MALONE — Malone is investing more in its legal fund to fight off corporate property-tax challenges that leave local property owners paying more in taxes.
In the 2014 tentative budget, Budget Officer Andrea Stewart has placed eight times the amount of money she set aside this year for judgments and claims, growing the account from $3,500 to $24,500.
“I did build in an increase in legal fees because you can’t just settle,” she said. “You have to fight the larger entities who are working to pay as little as possible because it costs the taxpayer.”
Two recent Certiorari proceedings have been brought against the town, challenging the property assessment at the U.S. Border Protection building and also Walmart.
Town Assessor Amy Hewitt said the Border Patrol barracks on Route 11 was originally assessed at $11,857,000, but the assessed value was lowered to $8.5 million in a settlement reached before the case went to Franklin County Supreme Court.
The agreement stipulated a refund for $27,000 in overpayment of taxes, which was split up across two years at Stewart’s request.
The first payment of $10,150 was made in July, and the balance will be paid in the 2014 budget, the budget officer said.
Walmart’s challenge came in 2011, when its assessment was reduced from $13,972,000 to $12 million, Hewitt said.
There was no refund to Walmart because one wasn’t sought in that agreement, she said.
Kmart files an annual challenge to assessments on its two parcels. The store itself is assessed at $3 million, and the rest of the shopping center it sits on is assessed at $3.5 million, Hewitt said.
“Kmart does this every year, but it’s gone nowhere with them,” she said. “They are notorious for this. They litter the state every year in hopes of getting somebody to come down somewhere.
“It’s with the town attorney now and is an open-ended case.”
Kmart has not had a revaluation since 2005, she said.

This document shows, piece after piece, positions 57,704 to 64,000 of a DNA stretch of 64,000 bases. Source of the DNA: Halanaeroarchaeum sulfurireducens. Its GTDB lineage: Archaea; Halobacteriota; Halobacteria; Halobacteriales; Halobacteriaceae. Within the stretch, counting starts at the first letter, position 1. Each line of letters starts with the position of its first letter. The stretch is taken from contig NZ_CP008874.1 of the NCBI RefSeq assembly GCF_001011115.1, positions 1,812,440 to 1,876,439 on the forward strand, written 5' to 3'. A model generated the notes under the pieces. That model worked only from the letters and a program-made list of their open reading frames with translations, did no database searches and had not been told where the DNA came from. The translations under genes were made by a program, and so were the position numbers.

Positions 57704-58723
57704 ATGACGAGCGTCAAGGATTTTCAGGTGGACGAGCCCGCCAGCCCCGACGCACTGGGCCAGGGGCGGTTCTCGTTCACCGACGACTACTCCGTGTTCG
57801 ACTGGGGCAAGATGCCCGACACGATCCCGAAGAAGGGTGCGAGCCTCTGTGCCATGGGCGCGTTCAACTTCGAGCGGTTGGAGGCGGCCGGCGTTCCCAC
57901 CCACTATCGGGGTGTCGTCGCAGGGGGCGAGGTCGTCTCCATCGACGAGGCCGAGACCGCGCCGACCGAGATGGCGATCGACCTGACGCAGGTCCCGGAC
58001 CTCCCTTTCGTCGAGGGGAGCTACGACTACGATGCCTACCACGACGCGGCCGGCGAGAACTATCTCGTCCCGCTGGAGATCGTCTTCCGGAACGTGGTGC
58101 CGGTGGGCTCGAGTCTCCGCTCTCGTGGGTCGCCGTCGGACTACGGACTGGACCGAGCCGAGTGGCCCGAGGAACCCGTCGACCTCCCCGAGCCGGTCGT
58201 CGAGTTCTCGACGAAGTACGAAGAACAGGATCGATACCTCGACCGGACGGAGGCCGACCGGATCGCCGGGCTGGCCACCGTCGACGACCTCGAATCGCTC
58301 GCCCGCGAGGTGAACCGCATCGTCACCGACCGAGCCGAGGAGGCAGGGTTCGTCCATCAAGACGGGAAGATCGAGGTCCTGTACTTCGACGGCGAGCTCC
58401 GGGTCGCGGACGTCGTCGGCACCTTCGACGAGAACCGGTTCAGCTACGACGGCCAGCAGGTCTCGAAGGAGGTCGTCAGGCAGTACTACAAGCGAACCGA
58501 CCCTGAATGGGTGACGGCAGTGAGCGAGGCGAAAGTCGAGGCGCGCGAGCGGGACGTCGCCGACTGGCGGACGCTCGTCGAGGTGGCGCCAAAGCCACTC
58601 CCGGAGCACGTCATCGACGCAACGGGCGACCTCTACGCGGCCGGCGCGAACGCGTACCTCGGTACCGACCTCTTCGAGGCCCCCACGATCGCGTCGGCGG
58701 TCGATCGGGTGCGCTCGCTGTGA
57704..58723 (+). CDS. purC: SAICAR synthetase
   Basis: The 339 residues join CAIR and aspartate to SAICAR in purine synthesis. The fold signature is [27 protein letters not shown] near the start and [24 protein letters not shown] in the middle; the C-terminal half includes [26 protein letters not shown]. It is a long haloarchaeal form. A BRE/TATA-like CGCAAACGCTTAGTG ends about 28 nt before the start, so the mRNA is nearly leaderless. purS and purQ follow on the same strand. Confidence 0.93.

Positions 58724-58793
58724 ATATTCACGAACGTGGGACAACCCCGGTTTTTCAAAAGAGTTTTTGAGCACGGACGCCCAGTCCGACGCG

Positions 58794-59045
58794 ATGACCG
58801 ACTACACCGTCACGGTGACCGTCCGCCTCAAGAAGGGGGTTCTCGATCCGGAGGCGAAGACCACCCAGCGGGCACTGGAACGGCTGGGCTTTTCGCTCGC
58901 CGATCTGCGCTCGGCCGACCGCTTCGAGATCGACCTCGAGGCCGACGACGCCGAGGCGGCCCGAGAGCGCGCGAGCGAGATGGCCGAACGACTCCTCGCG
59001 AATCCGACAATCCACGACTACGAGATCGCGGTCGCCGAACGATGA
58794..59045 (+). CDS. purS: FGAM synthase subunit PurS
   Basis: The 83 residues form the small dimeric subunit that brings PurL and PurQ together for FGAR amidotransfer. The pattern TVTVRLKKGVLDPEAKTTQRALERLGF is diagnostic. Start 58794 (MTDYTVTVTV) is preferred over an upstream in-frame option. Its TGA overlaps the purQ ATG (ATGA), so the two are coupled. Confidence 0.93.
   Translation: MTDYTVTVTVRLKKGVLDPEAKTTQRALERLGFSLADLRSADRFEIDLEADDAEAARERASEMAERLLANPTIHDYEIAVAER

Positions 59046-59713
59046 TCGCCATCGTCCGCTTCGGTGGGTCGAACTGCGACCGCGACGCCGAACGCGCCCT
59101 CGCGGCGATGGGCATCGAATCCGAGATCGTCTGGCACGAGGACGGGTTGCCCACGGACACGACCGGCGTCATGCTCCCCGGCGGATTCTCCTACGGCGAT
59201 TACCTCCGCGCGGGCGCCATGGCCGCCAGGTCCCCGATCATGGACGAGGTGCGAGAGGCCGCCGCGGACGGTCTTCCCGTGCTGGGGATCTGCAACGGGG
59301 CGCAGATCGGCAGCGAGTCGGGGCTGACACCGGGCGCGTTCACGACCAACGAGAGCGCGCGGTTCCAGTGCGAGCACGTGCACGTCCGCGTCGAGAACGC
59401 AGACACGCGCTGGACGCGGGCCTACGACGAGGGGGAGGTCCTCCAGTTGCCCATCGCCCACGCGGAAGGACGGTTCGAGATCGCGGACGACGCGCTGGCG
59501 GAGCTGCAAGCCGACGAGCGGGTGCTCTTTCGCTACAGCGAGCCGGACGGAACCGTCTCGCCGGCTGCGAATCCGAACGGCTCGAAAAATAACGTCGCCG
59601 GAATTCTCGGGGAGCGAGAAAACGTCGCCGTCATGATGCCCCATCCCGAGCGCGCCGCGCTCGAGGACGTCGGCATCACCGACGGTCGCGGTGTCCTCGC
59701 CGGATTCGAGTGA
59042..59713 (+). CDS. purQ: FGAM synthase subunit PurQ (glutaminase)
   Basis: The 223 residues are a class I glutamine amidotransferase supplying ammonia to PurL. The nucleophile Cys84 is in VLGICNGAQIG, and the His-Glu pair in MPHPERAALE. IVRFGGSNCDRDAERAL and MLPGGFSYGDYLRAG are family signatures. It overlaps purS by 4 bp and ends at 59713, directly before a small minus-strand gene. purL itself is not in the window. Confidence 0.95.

In a similar legal proceeding filed against the town, Malone Town Houses Inc. is seeking restoration of an exemption it enjoyed for the Indian Trails housing complex on Finney Boulevard.
A hearing is set for 9:30 a.m. Friday, Oct. 18, for the parties to appear at the County Courthouse.
Built in 1974 using $2,481,000 in funds from the State Urban Development Corp., Indian Trails was supposed to receive a 10 percent exemption from real-estate taxes.
But Hewitt removed the exemption in March because “I don’t believe they are entitled to it because the original mortgage has been refinanced, and that’s not allowed under state law.”
‘TOO MANY GRAY AREAS’
She said the property has been entered incorrectly on the town’s tax rolls as wholly exempt since it was built, so the owners hadn’t been paying anything beyond a shelter rent — a stipend of 10 percent above what it receives in rent payments.
“I took it away because of all of the questions I had,” Hewitt said. “I don’t think they are entitled to it anymore.
“There were too many gray areas, and that’s what we’re researching now,” she said, referring to her office and that of Town Attorney Lillian Anderson-Duffy.
“Did they think it was going to go on indefinitely? Really? It’s ridiculous to think they could have it go on,” the assessor said.
“They pay a shelter fee, but who do they have to prove it to? I don’t get proof of anything all year ...
“We’ll go to court and hope we win.
‘TIME TO HOLD GROUND’
Attorneys for Indian Trails say they didn’t know the exemption was removed until the town-and-county-tax bill arrived on Sept. 1.
Court documents filed by Attorney Brian Stewart of the Malone law firm of Hughes, Stewart and Race state that the current assessment is $4,162,700, but the corporation didn’t contest it with the Board of Assessment Review because it wasn’t notified about the exemption loss.
Hewitt said she checked with the County Real Property Tax Service, which advised her that she had no obligation to make that type of notification.
This proceeding is part of the reason Andrea Stewart added extra funds to the town’s budget line item.
And she believes Franklin County, the Village of Malone and the Malone Central School District could join with the town in its efforts to fight back since they are all impacted by the tax losses, too.
“All of these corporate entities use our services and have teams of lawyers to get around the exemptions the state created,” she said.
“And when a business pays a minuscule amount of tax under Payment in Lieu of Taxes plan, that makes everyone else pay more.
“There comes a time when you have to hold your ground,” Stewart said.
Email Denise A. Raymo:firstname.lastname@example.org